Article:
Driving Prosperity Through Technological Innovation - discoverAPEGA

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Provincial Archives of Alberta PA3015.2


Driving Prosperity Through Technological Innovation

Building prosperity through scientific research, engineering expertise, and technological innovation. That was—and continues to be—the fundamental purpose of Alberta Innovates.

Canada’s first provincial research body, it was created in 1921 to support economic growth and improve life for rural and urban Albertans.

Back then, the organization was named the Scientific and Industrial Research Council of Alberta, and it was the first research council in Canada. Early projects were guided by a five-member advisory panel that included four APEGA engineering and geoscience professionals—Jean Cote, John Stirling, Norman Pitcher, PhD, and John Allan, PhD—with University of Alberta president Henry Marshall Tory as the chair.

Dr. Allan, a geologist, conducted the first mapping of Alberta’s mineral and energy resources.

Much of the council’s initial research focused on coal and oil sands development. Professor Edgar Stansfield, a chemical engineer, explored new markets for coal. Karl Clark, PhD, P.Eng.—a chemist as well as an APEGA member—investigated the use of oil sands for paving.


The council’s work halted in the 1930s because of the Great Depression, but it resumed in 1942. Soon came one its most noted achievements: construction of the Bitumount pilot plant in 1944, where Clark pioneered hot water extraction methods.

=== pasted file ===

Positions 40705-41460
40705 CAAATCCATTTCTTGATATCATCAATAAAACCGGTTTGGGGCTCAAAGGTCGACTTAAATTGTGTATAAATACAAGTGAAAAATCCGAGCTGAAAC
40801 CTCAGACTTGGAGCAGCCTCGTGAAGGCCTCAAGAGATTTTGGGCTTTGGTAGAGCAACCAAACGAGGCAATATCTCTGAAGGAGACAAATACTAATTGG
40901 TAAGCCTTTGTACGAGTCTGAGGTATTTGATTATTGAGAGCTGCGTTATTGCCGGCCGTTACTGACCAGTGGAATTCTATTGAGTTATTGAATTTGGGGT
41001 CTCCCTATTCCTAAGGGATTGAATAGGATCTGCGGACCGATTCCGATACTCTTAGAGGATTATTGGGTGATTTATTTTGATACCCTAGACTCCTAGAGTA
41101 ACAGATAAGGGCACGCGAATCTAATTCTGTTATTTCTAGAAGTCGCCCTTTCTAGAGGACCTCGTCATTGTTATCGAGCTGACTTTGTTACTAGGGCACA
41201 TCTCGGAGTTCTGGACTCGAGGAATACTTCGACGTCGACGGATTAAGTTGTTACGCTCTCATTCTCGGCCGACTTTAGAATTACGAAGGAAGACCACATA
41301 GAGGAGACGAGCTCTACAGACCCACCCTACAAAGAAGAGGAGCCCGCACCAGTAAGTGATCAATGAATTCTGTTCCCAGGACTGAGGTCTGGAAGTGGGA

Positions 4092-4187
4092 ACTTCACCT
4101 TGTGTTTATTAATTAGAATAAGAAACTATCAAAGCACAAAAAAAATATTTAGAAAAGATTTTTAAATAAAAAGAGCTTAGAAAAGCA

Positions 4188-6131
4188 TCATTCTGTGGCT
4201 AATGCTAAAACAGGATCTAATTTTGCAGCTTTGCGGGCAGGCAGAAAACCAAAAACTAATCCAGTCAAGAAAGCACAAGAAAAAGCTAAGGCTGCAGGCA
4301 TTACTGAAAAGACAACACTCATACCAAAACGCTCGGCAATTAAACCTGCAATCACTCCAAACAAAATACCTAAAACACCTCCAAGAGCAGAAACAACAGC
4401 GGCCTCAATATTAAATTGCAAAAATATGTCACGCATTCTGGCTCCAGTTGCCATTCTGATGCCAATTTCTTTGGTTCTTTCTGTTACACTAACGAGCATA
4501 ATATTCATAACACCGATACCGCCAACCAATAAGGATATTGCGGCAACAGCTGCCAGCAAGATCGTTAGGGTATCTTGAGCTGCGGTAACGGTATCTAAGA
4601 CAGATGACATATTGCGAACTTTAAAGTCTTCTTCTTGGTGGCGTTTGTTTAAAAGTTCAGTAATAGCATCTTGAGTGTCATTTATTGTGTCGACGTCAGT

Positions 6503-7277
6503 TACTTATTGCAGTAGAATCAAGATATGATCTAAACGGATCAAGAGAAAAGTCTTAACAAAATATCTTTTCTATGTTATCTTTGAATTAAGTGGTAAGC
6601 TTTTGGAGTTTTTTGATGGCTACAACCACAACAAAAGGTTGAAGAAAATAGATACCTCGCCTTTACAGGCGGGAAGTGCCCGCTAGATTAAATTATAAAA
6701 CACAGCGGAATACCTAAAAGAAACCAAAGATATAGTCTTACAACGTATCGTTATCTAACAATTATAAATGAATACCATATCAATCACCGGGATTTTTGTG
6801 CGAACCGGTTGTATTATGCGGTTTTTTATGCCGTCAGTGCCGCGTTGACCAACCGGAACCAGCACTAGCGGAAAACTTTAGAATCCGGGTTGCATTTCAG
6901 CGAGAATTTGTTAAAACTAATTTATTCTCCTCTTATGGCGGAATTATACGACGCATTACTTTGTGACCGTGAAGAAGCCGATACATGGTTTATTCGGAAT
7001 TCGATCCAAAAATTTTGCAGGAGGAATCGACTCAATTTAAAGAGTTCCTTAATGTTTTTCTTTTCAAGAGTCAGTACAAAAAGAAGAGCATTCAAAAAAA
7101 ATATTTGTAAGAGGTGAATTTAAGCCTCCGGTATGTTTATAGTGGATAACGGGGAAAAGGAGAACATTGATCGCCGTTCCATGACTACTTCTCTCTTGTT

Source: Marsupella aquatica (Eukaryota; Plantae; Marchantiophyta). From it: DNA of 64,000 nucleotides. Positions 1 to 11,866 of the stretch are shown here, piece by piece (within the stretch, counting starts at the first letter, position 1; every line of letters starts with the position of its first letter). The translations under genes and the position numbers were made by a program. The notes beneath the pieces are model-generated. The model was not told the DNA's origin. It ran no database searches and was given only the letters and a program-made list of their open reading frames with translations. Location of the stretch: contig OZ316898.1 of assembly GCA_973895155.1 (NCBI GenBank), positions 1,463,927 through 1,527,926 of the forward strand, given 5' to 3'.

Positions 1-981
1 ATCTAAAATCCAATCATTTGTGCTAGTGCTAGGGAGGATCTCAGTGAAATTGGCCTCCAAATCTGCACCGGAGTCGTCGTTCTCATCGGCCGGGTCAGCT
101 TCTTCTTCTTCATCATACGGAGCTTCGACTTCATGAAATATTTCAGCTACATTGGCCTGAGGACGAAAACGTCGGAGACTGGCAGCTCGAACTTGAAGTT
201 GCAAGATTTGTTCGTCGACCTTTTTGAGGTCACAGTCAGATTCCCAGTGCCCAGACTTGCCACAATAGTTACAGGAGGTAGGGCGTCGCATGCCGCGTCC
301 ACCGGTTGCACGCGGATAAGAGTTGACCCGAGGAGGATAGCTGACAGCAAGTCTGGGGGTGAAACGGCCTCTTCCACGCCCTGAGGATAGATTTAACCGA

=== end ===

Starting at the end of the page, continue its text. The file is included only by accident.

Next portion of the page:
Clark’s Bitumount work would eventually lead to the commercialization of Fort McMurray’s oil sands deposits.

As the province evolved, the council adapted its programs to address the issues of the day. Through the 1950s and beyond, researchers were called upon to study everything from water fluoridation to weather modification to the feasibility of smelting iron ore deposits near Peace River. Solar and wind energy were studied in the 1970s. In the mid-1980s, an electronics test centre and biotechnology pilot plant opened, followed by an engineered wood composites plant.

With nearly a century of achievements to its credit, Alberta Innovates continues today to be committed to solving industrial challenges and driving new ideas forward through targeted funding programs and collaborations with industry, government, and academia.

Areas of focus include clean energy, agriculture, forestry, food production, healthcare, and artificial intelligence.

Just like they were in the beginning, geoscientists and engineers are leading the organization—and Alberta—to success.


A scientist with the council conducts infrared gas testing in 1961.

Provincial Archives PA3015.2



Candice Paton, P.Eng., Alberta Innovates’ executive director for clean energy, explains her work in areas of energy storage, carbon capture, bioenergy, and clean power.


Did You Know?

Recent projects led by APEGA entrepreneurs and inventors, with Alberta Innovates support, include:

  • leak detection technology to enhance pipeline safety,
  • silicon nanomaterials that turn office tower windows into electricity-producing solar panels,
  • microsensors that diagnose and treat brain conditions
  • a device that helps cyclists measure aerodynamics
  • clean upgrading technology for heavy oil, and
  • tiny electronic components used by the telecommunications, biosystems, aerospace, and automotive industries